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Re: Landlord Buster

Posted by Mary on June 24, 1997 at 23:54:19:

In Reply to: Re: Landlord Buster posted by Erika on June 24, 1997 at 16:46:39:

It's amazing how many tenants think that landlords have no expenses, thus tenants should not pay high rents. I challenge each and every one of those tenants to go out and purchase a small 3 bedroom house on a small lot and when you see the expenses associated with that (NOT including mortage) small house, imagine that multiplied several times for a multi-family house or apartment building.

While I am not familiar with buildings in NYC which have several apartments, I can say that from my dad putting in cabinets in one flat of this two family house, putting in cabinets as one example, in every apartment of a multi-unit building in NYC simply must cost a fortune. The cabinets he got were good quality, but in stock, thus less expensive. They ARE solid oak, NOT particle board. Along one wall is base cabinets of a total of 5 feet width. The other is just over six feet and is where the sink is. Above the sink are wall cabinets, valence, under cabinet light. The cost of the material alone (ordered and paid for direct by my dad) came to $1200. It is standard practice among contractors that contractors charge three times the materials cost. Thus, the cost for the contractor to install is $3600. Total $4800 for one apartment. Gee, my parents charged the former tenant $400 per month including heat. This is not rent controlled, regulated, or whatever. This is just my recently deceased mother, my elderly dad who gets about $400 in Soc Sec and about $500 in pension from private employer. He has his own one family house to pay taxes and utilities, repairs, and usual stuff like food, clothes. If the two $400 mo rents from the two family bring in a total of $9200 a year and almost $5,000 goes to taxes, approximately $2500 total for heat, $4800 for new cabinets in one flat, etc. etc. then how could anyone in their right mind justify no rent increase for my dad to collect from the tenants. Fortunately we are not rent-controlled or anything. I could see it now. Big brother dictator government dictating that a landlord (my dad) could not charge more than $200 per flat. I wonder how the government would get it's taxes from the property.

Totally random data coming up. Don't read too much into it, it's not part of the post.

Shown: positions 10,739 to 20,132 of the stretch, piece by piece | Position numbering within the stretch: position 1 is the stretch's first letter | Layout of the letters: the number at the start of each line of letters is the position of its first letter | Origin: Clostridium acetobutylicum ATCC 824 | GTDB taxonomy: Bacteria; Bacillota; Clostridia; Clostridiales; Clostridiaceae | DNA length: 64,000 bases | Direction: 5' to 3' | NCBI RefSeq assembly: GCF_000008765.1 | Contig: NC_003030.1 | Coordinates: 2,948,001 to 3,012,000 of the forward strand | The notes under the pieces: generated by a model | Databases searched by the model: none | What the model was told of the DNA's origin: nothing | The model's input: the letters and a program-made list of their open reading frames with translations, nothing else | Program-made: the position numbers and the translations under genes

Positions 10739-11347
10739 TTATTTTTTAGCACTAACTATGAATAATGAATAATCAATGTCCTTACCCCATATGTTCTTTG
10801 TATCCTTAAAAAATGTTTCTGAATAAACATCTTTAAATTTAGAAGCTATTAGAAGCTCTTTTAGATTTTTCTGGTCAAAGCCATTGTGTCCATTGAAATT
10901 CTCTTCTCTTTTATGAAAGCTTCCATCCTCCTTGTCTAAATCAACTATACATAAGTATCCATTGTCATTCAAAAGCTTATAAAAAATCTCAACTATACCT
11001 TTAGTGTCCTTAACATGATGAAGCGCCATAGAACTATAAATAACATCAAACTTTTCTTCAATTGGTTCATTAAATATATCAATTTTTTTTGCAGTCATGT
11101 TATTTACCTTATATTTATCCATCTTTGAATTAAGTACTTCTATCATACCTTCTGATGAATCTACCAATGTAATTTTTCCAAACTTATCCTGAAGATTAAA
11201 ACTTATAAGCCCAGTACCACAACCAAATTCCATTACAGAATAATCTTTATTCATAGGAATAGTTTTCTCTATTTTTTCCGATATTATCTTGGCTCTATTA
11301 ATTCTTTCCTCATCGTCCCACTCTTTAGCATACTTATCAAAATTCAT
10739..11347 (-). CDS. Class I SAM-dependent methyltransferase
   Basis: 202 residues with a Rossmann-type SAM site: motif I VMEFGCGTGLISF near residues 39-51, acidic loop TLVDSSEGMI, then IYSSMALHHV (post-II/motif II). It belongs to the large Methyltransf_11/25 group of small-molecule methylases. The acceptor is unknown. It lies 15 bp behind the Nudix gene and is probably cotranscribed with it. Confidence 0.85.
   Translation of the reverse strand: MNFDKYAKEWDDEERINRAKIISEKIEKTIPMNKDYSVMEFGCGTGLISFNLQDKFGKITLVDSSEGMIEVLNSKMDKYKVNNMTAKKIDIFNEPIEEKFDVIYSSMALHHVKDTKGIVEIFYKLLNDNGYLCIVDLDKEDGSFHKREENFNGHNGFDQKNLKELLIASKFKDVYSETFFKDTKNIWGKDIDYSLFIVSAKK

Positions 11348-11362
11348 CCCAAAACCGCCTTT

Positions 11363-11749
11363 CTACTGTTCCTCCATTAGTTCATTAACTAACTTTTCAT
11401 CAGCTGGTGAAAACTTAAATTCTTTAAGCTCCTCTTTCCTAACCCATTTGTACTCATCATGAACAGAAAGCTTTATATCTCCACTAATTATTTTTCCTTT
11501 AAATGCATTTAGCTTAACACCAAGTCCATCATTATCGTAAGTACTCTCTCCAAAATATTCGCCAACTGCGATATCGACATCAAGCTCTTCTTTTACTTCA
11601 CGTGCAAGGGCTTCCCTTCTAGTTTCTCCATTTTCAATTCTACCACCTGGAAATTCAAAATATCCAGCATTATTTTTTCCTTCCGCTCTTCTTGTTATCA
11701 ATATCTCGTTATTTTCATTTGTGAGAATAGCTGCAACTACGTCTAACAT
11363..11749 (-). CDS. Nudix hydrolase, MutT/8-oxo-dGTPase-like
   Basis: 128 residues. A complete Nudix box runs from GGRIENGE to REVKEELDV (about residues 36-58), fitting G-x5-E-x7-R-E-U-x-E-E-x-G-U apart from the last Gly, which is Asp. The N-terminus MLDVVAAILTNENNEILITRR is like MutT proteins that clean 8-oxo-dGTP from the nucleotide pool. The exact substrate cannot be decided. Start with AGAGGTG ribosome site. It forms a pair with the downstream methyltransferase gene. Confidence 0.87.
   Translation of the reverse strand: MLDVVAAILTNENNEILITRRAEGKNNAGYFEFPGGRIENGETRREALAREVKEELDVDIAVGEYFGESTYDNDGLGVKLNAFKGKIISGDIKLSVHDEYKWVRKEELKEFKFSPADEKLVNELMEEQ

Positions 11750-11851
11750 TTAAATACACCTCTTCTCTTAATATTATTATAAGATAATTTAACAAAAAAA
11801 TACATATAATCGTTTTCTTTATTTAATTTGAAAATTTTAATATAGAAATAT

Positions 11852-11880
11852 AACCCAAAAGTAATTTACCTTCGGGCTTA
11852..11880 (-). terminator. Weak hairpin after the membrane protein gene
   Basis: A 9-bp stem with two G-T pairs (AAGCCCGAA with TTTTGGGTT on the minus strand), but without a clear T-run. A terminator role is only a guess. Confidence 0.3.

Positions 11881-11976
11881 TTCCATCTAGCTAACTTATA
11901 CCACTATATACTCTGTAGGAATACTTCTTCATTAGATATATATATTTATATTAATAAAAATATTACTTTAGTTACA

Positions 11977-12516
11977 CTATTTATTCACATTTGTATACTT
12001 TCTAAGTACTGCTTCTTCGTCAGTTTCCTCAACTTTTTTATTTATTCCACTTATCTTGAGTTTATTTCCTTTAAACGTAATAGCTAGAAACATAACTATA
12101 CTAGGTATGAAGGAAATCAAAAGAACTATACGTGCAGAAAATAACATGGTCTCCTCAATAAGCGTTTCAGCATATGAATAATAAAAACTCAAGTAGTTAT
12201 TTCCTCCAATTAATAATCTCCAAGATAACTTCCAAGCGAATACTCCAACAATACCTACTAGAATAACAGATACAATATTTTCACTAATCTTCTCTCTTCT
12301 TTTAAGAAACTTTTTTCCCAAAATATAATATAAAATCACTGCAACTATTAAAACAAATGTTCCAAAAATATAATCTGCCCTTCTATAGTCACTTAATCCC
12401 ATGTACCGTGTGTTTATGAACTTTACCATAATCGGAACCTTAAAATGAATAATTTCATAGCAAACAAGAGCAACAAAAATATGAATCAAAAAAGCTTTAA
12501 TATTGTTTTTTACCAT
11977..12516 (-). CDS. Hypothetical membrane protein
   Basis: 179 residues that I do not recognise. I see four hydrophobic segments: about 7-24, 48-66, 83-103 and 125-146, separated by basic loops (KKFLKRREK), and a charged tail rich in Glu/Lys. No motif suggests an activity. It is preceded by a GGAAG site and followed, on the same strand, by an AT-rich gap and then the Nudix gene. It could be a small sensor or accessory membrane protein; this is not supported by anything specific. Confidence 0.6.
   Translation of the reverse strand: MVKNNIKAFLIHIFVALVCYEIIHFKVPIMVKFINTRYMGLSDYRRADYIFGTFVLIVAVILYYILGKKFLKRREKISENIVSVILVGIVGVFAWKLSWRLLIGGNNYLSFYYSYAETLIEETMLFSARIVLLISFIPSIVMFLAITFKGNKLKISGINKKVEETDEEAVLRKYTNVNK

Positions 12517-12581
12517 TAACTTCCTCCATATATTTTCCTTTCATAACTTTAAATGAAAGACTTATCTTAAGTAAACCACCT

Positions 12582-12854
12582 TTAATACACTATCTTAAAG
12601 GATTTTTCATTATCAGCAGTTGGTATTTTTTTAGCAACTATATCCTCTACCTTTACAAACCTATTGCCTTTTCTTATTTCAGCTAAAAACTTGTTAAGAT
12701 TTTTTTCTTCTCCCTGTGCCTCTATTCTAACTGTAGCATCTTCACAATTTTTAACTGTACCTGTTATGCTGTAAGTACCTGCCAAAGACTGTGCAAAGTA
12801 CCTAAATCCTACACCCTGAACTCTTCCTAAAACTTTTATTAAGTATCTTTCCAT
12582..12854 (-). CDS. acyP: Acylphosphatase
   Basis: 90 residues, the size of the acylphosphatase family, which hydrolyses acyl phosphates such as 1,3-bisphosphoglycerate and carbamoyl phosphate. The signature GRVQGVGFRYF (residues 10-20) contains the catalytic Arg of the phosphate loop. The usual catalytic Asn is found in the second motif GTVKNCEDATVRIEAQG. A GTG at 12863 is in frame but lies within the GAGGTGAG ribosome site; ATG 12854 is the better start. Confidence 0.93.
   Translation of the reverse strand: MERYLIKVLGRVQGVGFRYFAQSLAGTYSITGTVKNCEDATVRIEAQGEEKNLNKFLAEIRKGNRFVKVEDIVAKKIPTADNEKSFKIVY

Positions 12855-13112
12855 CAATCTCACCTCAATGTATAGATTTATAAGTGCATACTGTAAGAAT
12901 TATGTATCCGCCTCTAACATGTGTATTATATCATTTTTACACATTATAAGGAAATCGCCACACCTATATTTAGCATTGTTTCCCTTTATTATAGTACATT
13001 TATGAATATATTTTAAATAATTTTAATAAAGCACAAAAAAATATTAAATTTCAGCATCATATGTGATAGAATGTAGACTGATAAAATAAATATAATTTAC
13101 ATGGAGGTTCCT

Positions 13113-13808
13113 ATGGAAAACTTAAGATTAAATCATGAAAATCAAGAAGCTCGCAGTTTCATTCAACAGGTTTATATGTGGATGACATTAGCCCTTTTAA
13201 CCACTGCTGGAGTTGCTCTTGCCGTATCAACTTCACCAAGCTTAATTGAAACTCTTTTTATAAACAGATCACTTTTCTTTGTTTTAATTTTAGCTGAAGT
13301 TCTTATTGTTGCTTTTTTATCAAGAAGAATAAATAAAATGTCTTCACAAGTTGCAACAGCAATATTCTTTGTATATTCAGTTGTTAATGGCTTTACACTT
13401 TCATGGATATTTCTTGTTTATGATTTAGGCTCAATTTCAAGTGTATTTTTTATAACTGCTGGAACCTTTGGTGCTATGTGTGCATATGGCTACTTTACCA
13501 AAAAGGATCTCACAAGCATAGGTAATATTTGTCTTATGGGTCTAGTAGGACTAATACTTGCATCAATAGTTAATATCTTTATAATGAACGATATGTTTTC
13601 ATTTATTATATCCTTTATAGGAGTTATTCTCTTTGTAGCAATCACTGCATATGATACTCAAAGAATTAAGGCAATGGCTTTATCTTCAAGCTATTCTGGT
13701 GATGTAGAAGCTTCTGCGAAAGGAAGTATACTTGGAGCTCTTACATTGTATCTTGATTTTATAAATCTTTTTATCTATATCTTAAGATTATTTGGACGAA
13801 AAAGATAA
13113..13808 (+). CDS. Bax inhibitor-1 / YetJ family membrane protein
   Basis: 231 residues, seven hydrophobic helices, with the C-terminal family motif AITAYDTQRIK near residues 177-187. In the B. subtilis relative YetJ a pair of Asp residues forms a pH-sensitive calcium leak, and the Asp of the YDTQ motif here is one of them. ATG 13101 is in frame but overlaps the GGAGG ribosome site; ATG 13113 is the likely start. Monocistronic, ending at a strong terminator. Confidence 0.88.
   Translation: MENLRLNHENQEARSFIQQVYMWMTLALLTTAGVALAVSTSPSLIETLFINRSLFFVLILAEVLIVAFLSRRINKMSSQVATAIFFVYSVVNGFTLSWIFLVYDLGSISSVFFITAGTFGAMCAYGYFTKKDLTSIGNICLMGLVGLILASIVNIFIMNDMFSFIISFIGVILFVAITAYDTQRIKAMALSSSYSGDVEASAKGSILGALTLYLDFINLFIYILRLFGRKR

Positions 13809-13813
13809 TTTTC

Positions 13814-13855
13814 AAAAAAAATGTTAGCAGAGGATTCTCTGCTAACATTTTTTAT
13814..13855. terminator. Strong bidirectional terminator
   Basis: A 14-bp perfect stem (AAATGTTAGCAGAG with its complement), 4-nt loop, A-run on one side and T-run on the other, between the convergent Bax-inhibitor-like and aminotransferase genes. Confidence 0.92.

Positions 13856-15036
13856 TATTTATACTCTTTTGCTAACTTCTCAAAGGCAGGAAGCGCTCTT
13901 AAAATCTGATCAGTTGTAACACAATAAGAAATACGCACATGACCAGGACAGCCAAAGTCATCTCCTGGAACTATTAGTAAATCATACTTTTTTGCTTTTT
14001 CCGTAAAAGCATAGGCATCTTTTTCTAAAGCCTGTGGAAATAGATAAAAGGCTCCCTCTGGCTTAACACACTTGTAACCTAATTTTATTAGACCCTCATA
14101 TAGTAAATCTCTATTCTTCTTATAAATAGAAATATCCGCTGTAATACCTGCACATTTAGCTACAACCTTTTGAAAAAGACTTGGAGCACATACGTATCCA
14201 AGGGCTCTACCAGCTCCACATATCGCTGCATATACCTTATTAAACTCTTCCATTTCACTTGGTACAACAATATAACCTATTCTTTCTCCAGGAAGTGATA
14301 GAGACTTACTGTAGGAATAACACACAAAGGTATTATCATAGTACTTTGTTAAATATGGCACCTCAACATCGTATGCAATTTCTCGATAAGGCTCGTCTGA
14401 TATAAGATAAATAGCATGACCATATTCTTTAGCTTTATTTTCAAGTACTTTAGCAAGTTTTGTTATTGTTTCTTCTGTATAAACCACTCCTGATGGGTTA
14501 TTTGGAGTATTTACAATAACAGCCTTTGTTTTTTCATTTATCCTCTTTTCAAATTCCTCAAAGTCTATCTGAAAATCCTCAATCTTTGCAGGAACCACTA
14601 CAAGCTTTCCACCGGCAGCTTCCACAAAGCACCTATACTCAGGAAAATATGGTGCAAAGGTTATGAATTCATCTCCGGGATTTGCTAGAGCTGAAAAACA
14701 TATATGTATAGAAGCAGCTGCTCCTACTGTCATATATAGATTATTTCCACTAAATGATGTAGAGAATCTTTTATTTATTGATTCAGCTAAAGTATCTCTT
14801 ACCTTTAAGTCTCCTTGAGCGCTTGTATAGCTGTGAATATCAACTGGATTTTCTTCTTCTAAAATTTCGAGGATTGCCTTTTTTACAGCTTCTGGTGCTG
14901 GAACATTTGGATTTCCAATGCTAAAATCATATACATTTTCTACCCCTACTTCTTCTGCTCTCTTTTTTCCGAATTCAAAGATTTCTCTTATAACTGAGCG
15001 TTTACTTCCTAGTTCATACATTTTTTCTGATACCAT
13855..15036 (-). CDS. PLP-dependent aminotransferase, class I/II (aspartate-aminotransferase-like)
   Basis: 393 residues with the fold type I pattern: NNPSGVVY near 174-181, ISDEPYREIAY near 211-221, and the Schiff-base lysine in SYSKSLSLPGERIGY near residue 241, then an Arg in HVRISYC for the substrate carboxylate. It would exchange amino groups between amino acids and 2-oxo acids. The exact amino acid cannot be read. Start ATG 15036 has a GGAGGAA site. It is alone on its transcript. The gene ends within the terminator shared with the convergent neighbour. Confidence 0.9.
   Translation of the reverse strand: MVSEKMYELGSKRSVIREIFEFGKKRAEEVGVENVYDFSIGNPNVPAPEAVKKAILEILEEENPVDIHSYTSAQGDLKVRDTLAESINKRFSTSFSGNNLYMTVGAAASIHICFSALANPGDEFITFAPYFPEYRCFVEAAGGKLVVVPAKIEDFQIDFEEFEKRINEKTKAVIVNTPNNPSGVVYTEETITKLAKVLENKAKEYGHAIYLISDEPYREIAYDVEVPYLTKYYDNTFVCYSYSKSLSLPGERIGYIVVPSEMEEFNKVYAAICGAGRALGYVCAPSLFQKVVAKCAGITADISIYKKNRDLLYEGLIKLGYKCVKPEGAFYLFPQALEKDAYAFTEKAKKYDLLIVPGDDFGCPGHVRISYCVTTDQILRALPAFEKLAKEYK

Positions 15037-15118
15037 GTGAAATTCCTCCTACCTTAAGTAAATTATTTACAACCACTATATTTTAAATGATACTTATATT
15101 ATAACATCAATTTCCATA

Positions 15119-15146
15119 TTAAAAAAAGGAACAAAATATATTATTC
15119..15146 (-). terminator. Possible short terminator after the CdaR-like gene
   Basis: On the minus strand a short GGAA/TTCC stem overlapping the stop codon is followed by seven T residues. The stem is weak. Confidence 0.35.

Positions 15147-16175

Yes, there are slumlords. We have plenty in our city. One owns 1/3 of the rental property in the city, fails to pay property and school taxes until the day before the place goes on the auction block. He keeps the places up to code, minimally, but would never think about things such as padding under carpeting (if he indeed does have carpeting in any apartments). These, btw, are mainly two family homes. He founded a rental property owners group which seems it's only goal is for them to weasel out of anything or get around anything. Would I ever recommend him or any of his association members as landlords? No way? Because he does only minimal stuff and doesn't pay taxes til the last minute, he certainly has money up the wahzoo. Yet, I don't think the govt should be able to dictate how much he can charge. The market will determine that. If for some reason I had to rent from him, I don't think I would be willing to rent it from him for more than $250 (based on other rents in the neighborhood,) but, so long as I choose not to rent, and you don't either, and joe blow doesn't either, and this prospective tenant and that prospective tenant, well this landlord would have to get the message.

Here's two examples. Calculate how much there is in taxes, upkeep, etc. and you know how much rent can be. Then there are the tenants who are squeaky clean, incredibly quiet, upstanding citizens, no credit problems, GENERALLY are responsible, but ... There is a large very beautiful house around the corner. It was once a two family, but has been converted to 4 family. Further, within the past year or so, it was completely redone, floors refinished, new carpeting, paint, etc. and the outsidewas simply magnificant. The paint scheme was awsome. The exterior had beautiful gingerbread moldings, etc, the victorian looking spindles, etc. Guess what. A tenant was smoking, fell alseep, and the place caught on fire. There really was no 2nd floor left after the fire. Insurance just wouldn't cover it all, so it is being demolished soon. Who pays for such things? The tenant who left the cigarette burning or the landlord (simply because he/she is the landlord?

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